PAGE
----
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    Homework club: which three U.S. presidents died on July 4th?

    1 April 2020

    Welcome back to Homework Club. Well done to anyone who worked out last week’s teaser about why the Eiffel Tower grows six inches in summer, and leans away from the sun. It’s because metal expands when it’s heated. The side of the tower nearer the sun expands slightly more, and so ‘pushes’ the structure in the other direction. We’ll have another amazing Eiffel Tower fact next week – in the meantime here are this week’s fun facts to tee up your home schooling …

    English

    The word ‘koala’ comes from the Aboriginal word ‘gula’, meaning ‘no water’ – the marsupial rarely needs to drink, as the eucalyptus leaves it eats contain lots of water.

    BONUS FACT: koalas eat so many eucalyptus leaves that up close they smell like cough sweets.

    Maths

    0.9 recurring equals 1.

    ‘But it can’t!’ you say. ‘It begins “nought point …” So it has to be less than one.’ That’s an understandable gut reaction. However, try thinking of it this way:

    One-ninth equals 0.1 recurring (0.111111…. going on forever) Your gut has no problem with that, right?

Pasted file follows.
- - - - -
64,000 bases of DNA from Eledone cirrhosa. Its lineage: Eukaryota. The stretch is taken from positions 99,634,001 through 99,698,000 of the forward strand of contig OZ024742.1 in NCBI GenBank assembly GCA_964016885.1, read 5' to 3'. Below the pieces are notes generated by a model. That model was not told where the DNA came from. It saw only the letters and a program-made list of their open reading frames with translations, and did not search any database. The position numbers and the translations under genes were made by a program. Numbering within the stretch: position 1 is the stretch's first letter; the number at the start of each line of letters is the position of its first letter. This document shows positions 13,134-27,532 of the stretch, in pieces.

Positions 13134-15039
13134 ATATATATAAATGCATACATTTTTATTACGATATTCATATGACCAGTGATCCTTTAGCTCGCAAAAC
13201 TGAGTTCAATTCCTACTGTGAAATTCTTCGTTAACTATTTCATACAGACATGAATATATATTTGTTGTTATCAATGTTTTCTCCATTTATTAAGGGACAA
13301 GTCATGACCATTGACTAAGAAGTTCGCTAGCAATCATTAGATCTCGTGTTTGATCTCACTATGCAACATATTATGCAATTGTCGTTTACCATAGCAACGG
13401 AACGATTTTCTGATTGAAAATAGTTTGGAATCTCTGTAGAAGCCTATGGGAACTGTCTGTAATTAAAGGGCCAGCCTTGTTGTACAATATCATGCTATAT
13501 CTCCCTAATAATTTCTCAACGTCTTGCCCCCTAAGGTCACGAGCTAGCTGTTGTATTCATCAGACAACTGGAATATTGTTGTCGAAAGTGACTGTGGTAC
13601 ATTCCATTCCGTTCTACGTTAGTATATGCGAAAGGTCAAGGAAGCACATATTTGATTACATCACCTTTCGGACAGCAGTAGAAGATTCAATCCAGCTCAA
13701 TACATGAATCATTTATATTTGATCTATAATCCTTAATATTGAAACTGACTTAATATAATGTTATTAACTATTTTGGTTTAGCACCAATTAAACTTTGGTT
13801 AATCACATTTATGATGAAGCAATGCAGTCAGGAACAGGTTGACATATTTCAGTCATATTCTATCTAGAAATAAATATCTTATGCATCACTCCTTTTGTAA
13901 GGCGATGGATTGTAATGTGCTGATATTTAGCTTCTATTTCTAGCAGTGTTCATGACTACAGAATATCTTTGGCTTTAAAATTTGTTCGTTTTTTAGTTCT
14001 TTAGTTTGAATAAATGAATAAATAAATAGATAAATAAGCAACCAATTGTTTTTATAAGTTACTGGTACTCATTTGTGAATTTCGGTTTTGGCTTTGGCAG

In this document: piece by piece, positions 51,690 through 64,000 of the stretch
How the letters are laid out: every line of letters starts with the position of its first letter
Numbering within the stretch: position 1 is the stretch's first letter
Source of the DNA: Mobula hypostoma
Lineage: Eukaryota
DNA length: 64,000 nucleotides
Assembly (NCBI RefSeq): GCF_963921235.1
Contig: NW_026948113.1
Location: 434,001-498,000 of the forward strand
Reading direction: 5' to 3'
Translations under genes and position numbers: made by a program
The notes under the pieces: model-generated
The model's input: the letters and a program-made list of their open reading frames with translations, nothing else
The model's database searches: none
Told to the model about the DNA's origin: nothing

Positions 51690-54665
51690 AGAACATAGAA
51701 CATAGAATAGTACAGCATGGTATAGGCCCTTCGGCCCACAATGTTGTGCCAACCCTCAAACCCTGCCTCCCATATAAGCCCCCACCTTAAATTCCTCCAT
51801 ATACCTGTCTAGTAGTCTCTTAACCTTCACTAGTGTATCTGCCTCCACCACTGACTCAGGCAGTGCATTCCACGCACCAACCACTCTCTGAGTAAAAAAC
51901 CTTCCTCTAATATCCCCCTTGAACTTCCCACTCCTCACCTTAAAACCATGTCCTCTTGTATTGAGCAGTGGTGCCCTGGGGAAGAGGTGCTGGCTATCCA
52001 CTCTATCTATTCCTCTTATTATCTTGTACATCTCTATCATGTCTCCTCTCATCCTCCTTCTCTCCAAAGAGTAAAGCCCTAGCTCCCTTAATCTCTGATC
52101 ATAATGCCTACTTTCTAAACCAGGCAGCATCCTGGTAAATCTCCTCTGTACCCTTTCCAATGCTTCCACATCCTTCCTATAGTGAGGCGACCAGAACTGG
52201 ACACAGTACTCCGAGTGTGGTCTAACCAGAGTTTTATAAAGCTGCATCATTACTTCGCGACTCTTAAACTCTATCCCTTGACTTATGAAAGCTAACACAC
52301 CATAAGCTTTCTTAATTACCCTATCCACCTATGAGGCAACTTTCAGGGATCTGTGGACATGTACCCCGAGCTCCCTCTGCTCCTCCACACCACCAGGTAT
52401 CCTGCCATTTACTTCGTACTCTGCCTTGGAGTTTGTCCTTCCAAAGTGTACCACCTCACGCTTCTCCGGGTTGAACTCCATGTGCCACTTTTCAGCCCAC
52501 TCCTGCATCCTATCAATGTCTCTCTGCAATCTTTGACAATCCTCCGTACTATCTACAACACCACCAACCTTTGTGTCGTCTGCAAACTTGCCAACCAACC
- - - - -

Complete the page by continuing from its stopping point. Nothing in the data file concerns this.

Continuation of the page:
Now multiply both sides of that equation by nine.

    1/9 x 9 = 1

    0.111111 … x 9 = 0.999999…

    Therefore 1 = 0.999999 …

    History

    Three of the first US presidents died on July 4 – and two of those were in the same year. James Monroe, the fifth president, died on Independence Day 1831. John Adams (the second president) had died on July 4 1826 (the 50th anniversary of America’s independence). His last words were an expression of relief that his friend, the third president, was still alive: ‘Thomas Jefferson still survives’. However what he didn’t know was that Jefferson had died several hours previously.

    Geography

    There are only two ‘doubly-landlocked’ countries in the world – that is, countries which are surrounded only by countries that are themselves landlocked. They are:

    – Liechtenstein (surrounded by Switzerland and Austria)

    – Uzbekistan (surrounded by Afghanistan, Kazakhstan, Kyrgyzstan, Tajikistan and Turkmenistan)

    Religious Education

    ‘Devil’s advocate’ (someone who argues against a case to test its strength) was originally a position (Advocatus Diaboli) in the Catholic Church. It was held by a lawyer who spoke against the canonisation of those proposed for sainthood.

    Science and nature

    In 1709 William Derham, the rector of Upminster, used his church (St Laurence) to estimate the speed of sound. He stood at the top of its tower, and, through a telescope, watched an assistant fire a shotgun several fields away. He then used a half-second pendulum to measure the time it took for him to hear the shot. The experiment was repeated with the gun fired at different locations. In each case Derham knew the exact distance between the gun and the tower. Averaging out his results, he concluded that the speed of sound was 1,116 feet per second. The accepted answer today? 1,115 feet per second.

    If you’ve got access to a large enough space at the moment (for instance a park), take a hammer and something you can hit (say, a metal dustbin lid) and get your assistant (i.e. family member) to watch you hit it. See how far away they have to stand before there is a gap between them seeing and hearing the strike.